Specialized have released the full carbon 2021 Stumpjumper EVO in no fewer than six style-specific sizes, each with six geometry settings. This is not going to be the bike for people who don’t like making decisions; there are too many to make! However, for those who love a bit of pre-ride and mid-ride fettling, the ability to tailor the bike to suit the mood of the ride, or match the terrain of the day, this is an exciting possibility. Let us talk you through it.
2021 Specialized Stumpjumper EVO
The “Ultimate Trail Bike” is what Specialized are calling it. Why? Because of its insane adjustability, you should be able to set this bike up to ride any trail well. Before we get into the plethora geometrical iterations of the bike, let’s take a look at its out-of-the-box configuration.
The Factory Setting for the 2021 Stumpjumper EVO is based around a 29″ front wheel paired with a 29″ rear wheel. More on alternate arrangements later… Upfront, this trail bike gets a 160mm travel fork paired with 150mm rear wheel travel.
Six sizes are on offer from S1 to S6, equivalent to the “old-style” XS-XXL frame sizing nomenclature. Chainstay length measures in at 438mm for S1-S4, jumping up to 448mm for S5 and S6. Reach stretches from a compact 408mm for S1 right up to a very generous 528mm for S6.
Why so many sizing options? Specialized want riders to chose their size based on their riding style, not their inseam length alone. That means choosing a bike with the most appropriate reach to chainstay ratio for the type of riding you love best; be it off-the-brakes straight line bombing through the rough, or slow-speed technical trail riding requiring a little more finesse.
Take S3, for example – the medium frame, effectively. This may be your typical frame size choice, based on your overall height and inseam length. Specialized would encourage you to consider downsizing to the S2 if you want a quicker more nimble ride feel. On the other hand, if you want something a bit more stable at speed, opt for the S4 with its front-centre measurement.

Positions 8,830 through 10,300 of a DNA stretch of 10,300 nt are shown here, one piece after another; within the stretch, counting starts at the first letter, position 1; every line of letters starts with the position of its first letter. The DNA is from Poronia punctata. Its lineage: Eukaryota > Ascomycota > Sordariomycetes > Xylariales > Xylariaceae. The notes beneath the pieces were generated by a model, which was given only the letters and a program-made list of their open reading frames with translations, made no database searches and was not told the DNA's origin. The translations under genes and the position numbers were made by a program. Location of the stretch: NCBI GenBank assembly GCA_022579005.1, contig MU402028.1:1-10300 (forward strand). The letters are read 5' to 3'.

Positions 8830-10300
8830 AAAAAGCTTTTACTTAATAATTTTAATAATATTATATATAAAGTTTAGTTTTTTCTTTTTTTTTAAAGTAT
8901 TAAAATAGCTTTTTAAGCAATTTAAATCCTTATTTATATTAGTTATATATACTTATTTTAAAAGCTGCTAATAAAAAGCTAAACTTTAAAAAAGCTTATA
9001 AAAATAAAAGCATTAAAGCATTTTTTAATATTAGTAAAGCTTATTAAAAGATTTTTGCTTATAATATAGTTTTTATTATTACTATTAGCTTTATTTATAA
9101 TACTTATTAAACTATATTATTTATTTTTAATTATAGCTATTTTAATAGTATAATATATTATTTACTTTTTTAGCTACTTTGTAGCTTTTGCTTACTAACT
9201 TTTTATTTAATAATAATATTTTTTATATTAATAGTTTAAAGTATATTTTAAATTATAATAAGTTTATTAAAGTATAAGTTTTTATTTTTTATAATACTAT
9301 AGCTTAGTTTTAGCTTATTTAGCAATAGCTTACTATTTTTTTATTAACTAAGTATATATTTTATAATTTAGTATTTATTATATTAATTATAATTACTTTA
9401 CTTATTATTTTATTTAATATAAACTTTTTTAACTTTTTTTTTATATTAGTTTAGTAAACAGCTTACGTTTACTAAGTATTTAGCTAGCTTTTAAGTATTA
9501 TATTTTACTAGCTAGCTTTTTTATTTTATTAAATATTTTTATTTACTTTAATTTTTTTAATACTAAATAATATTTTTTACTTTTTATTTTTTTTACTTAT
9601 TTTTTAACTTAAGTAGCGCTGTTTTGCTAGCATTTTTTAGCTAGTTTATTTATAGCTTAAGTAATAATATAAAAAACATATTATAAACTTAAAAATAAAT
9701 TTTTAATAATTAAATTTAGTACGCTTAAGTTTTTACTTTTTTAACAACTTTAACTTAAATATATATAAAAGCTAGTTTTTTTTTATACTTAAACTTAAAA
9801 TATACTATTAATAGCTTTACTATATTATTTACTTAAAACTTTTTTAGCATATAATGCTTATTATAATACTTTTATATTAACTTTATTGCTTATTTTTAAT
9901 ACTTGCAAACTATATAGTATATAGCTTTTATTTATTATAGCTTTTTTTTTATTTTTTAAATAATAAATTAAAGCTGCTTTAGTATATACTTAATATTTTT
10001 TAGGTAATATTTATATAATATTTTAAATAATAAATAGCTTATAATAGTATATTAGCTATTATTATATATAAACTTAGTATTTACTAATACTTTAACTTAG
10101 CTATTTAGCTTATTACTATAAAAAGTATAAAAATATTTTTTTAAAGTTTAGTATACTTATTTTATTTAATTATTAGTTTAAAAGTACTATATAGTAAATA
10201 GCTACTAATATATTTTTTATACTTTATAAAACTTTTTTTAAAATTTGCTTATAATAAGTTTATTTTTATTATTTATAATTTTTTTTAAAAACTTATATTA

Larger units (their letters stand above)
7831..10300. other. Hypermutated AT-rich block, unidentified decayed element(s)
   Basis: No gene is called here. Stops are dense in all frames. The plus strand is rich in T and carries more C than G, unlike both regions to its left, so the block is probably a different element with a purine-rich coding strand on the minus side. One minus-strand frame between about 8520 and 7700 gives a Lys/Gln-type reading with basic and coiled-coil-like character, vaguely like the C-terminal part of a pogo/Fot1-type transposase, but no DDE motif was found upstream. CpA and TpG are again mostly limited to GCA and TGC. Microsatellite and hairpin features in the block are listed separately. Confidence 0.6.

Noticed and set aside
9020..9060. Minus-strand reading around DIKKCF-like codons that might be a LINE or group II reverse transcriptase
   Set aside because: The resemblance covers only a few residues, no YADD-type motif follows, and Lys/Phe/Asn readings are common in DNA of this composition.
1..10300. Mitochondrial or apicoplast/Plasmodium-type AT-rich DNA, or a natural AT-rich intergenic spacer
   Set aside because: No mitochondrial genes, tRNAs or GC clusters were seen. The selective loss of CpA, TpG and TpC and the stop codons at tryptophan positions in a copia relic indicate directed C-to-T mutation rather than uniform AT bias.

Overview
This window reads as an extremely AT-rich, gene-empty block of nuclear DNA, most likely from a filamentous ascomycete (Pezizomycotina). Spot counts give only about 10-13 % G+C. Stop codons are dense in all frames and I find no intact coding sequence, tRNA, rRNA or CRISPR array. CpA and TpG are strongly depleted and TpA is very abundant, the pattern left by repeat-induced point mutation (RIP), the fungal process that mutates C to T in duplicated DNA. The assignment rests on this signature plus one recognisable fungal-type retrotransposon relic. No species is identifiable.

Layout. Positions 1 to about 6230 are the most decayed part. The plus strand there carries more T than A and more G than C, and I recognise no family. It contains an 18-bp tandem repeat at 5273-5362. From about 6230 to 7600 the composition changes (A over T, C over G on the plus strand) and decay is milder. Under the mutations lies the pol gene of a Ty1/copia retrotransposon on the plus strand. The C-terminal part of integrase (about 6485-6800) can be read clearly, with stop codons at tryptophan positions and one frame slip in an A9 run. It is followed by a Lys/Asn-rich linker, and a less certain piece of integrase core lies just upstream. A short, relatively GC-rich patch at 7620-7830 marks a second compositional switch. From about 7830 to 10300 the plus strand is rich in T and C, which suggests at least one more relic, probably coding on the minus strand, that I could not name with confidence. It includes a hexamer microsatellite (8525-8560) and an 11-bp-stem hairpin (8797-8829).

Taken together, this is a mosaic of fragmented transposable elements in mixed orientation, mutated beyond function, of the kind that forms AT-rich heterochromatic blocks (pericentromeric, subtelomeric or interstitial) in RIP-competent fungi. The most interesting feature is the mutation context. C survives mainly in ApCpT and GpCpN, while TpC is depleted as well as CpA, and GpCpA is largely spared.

Broadly speaking, at the smaller end, the shorter reach and wheelbase produce a more maneuverable bike. At the larger end, a longer chainstay, reach and wheelbase should make the bike feel more predictable and stable at speed.
Six Geometry Settings
Once you’ve chosen a size to suit your riding style, the geometry configuration for your new bike is (almost) endless. The 2021 Stumpjumper EVO let’s you choose from three possible head angles with the use of unique eccentric headset cups; slack, middle and steep. And two possible BB heights; low and high. That’s six different configurations, before we even consider mullet-ability.
The head angle can be tuned from its steepest at 65.5°, to its slackest at 63°. That is seriously slack for a 150mm trail bike. At the BB, drop it 7mm from 343mm to 436mm with the headset cup in steep mode. To get the biggest change to the BB height, drop it 7mm while switching the headset cup to slack mode, giving you a net drop of 13mm for S3.
Out-of -the-box, the EVO’s factory setting has the “high” BB setting with the headset cup set to middle. For S3 (or medium) that gives a BB drop of 35mm and a head angle of 64.5°.
The 2021 Stumpjumper EVO can also take a 27.5″ rear wheel, so you can run it mullet style. Take advantage of a fast-rolling wheel up front for trucking through the rough, paired with a more compact, nimble 27.5″ wheel at the rear. You’ll need a different, aftermarket shock link to run the mixed wheel size.